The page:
Image Source: Getty / Andrew Toth
On March 29, Chicago police officer Eric Stillman fatally shot 13-year-old Adam Toledo on the city's West side. Body cam footage was released this week showing the unarmed teenager raising his hands in the air before being fired upon, escalating an already-impassioned national conversation around police brutality and systemic racism in policing.
"You can victim blame if you want, but we're not taking our focus off who actually did this."
In a tweet on April 16, former Senator of Education Arne Duncan posted a tweet responding to Toledo's death. "With all children like Adam Toledo who might be struggling, it's up to all of us to mentor them, to guide and nurture them," Duncan wrote. "When we don't, the streets will. Every child is looking for their village, their community. We decide what they will find. We failed, and the streets won." A statement from Mayor of Chicago Lori Lightfoot on April 5 carried a similar sentiment, implying that gang members and adults were to blame for putting "a gun in a child's hand" after officers released a photo of a Ruger 9mm semi-automatic pistol recovered at the scene.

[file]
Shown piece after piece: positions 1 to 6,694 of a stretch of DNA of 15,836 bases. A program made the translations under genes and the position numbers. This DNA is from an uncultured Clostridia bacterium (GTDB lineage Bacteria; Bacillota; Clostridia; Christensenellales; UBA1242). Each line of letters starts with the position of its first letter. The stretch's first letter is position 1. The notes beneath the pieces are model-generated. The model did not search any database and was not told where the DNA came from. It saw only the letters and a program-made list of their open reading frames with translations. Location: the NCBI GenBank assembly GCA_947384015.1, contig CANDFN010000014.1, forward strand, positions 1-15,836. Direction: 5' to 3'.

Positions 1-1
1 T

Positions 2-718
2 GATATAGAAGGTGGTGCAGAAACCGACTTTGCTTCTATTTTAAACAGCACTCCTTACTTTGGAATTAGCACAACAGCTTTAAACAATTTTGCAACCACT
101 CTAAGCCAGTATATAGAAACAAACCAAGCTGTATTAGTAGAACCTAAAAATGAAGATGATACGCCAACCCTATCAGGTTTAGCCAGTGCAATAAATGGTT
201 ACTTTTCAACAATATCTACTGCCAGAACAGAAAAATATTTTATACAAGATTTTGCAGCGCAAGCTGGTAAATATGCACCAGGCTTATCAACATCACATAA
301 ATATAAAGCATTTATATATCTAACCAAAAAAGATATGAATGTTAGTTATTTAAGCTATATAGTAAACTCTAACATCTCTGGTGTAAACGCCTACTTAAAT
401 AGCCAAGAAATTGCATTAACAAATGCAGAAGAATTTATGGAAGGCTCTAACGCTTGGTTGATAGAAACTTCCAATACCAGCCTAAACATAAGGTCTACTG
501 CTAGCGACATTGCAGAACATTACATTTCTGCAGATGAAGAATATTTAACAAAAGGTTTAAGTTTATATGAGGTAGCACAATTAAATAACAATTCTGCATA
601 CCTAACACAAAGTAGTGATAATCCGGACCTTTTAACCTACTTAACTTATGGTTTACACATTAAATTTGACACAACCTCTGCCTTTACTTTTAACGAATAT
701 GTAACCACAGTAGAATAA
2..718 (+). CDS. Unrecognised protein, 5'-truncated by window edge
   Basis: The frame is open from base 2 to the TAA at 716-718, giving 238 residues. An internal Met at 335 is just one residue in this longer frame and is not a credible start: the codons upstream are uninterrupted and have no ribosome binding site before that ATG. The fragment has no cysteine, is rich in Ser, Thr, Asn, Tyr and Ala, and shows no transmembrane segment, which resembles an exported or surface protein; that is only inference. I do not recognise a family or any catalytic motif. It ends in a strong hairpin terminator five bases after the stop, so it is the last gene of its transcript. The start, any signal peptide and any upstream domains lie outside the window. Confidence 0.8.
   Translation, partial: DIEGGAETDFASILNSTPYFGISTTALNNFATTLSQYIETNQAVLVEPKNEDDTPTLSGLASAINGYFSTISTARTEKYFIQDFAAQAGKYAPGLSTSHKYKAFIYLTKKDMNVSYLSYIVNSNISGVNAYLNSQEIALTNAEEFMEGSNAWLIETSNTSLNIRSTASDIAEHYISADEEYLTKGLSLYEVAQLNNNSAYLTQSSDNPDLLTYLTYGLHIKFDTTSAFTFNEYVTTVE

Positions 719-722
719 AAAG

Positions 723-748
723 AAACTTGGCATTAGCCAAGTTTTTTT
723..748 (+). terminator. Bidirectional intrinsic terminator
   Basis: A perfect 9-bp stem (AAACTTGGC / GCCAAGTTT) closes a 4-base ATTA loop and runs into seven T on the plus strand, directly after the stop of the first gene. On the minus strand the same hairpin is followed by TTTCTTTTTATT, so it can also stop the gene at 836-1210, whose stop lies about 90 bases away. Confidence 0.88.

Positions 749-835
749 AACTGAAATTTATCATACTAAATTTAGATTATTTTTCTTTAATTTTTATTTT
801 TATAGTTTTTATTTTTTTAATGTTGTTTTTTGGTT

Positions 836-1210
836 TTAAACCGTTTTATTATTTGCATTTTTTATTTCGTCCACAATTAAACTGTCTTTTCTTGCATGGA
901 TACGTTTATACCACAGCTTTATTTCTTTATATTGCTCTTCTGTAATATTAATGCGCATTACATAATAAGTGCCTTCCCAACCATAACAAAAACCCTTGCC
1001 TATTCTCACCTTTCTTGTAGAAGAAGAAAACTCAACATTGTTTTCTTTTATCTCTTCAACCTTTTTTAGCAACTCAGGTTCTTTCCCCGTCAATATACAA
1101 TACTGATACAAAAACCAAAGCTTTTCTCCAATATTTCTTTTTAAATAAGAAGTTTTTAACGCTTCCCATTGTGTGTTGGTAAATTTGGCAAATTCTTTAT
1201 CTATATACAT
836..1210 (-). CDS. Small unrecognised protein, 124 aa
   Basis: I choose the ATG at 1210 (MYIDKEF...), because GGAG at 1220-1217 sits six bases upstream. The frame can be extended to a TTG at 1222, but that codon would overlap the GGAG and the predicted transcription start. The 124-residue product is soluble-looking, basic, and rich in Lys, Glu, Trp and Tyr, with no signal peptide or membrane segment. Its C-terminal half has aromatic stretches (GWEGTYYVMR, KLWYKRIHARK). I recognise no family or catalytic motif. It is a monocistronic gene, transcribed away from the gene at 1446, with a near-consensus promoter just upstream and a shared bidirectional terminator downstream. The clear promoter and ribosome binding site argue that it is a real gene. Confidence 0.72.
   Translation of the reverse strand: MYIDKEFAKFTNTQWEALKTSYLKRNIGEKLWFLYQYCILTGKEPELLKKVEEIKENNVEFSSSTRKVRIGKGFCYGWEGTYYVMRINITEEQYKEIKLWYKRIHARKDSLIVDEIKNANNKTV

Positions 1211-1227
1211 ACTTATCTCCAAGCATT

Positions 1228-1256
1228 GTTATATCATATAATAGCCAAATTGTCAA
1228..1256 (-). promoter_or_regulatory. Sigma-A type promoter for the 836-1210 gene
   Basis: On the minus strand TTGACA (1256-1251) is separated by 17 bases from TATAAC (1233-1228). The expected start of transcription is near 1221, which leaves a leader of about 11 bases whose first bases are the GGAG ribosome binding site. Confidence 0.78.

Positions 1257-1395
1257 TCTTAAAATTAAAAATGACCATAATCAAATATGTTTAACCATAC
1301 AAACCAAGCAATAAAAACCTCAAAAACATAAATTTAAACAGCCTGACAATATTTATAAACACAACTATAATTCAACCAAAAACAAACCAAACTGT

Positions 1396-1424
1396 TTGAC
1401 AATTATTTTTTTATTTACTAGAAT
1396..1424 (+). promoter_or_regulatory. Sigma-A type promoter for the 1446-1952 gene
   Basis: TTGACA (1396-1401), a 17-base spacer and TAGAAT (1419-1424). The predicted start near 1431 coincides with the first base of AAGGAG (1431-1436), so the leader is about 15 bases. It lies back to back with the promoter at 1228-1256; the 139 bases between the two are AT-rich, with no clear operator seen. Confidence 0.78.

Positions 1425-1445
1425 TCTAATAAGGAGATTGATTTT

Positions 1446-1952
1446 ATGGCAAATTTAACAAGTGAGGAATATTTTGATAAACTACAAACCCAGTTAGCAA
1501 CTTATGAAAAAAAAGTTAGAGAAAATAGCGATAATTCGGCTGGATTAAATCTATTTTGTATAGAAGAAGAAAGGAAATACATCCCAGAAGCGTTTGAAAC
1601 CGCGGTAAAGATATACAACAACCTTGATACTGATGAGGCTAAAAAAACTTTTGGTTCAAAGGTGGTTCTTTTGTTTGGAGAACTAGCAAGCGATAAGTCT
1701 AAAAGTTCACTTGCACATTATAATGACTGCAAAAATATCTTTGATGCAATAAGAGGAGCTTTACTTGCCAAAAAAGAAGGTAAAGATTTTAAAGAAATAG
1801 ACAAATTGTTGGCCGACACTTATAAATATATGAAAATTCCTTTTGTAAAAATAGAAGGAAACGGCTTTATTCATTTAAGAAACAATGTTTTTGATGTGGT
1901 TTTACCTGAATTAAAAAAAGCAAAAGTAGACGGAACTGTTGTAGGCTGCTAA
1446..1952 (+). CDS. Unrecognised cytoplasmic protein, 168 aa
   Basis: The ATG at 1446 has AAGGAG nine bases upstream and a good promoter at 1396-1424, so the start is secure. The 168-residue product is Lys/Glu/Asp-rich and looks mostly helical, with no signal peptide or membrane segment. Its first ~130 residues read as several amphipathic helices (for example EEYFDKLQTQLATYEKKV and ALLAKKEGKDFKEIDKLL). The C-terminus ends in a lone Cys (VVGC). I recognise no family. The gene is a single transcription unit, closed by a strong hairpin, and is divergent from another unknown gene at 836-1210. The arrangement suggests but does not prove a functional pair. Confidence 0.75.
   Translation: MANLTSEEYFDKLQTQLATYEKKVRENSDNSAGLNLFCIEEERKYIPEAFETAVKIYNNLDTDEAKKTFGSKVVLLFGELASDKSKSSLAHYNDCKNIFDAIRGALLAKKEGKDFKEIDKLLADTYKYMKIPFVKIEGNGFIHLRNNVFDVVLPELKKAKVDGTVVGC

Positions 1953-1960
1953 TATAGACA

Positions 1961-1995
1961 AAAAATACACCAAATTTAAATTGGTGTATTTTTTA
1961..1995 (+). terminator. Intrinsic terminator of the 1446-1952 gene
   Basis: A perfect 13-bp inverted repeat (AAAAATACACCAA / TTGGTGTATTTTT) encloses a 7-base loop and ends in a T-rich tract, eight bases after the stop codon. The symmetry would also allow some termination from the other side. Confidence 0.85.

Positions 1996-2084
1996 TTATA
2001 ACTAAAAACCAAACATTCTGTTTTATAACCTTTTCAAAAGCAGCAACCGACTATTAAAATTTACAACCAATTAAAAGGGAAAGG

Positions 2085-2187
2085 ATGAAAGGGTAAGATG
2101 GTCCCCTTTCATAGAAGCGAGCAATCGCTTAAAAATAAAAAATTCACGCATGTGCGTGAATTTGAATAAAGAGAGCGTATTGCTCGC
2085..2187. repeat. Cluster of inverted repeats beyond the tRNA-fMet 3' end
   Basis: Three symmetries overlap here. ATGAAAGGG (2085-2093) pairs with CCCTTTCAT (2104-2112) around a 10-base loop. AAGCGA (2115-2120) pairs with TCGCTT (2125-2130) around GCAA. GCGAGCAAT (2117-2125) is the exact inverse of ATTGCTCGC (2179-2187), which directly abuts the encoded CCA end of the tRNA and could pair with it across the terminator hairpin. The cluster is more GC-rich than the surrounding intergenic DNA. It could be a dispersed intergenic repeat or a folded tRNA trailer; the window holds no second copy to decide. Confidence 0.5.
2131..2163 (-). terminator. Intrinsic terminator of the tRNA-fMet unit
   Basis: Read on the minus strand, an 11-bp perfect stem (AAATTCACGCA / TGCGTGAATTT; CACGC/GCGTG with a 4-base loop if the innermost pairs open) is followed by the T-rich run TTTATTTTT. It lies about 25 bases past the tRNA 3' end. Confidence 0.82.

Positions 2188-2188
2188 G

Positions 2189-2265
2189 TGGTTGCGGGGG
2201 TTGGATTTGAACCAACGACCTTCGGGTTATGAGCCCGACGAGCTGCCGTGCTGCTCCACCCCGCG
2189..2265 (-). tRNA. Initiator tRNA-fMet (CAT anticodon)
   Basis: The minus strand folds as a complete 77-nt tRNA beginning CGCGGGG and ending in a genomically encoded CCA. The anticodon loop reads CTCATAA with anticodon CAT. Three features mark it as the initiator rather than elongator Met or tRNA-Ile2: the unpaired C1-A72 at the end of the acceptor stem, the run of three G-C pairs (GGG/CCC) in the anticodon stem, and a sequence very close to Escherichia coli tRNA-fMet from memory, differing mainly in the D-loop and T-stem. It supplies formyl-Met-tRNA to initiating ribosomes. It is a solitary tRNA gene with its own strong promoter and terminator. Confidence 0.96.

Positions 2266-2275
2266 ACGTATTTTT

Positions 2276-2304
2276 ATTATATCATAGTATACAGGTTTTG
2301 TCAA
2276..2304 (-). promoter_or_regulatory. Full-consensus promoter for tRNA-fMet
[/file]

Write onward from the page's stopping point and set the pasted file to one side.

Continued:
Quick to dispel any false beliefs that Toledo's death was a result of his upbringing, actress and comedian Ashley Nicole Black poignantly responded to Duncan's tweet. "The street didn't kill him. A cop did," Black wrote. "An agent of the state, with a gun, and a salary paid for with tax dollars, killed a child. The state killed a child. Not the streets. You can victim blame if you want, but we're not taking our focus off who actually did this."
The street didn't kill him. A cop did. An agent of the state, with a gun, and a salary paid for with tax dollars, killed a child. The state killed a child. Not the streets. You can victim blame if you want, but we're not taking our focus off who actually did this. https://t.co/Ogpk44w94r
— Ashley Nicole Black (@ashleyn1cole) April 16, 2021
In a statement released shortly after Toledo's death, Adam's mother Elizabeth Toledo — who says she was not notified of her son's death until two days later — said, "I just want to know what really happened to my baby. The cops shouldn't . . . they had a lot of options, but not kill him. They could have shot in his leg, his arm, up in the air. I don't know. But kill my baby?"
Black's words are an imperative reminder that we cannot allow the narrative around police brutality to shift blame onto victims. Toledo did as he was told and raised his arms to show that he was unarmed. Nevertheless, Stillman made the choice to shoot the 13-year-old boy, reaffirming the reprehensible truth that police brutality in the US is a longstanding systemic issue that threatens the lives of even the youngest among us. Learn more about ways you can help defund the police here.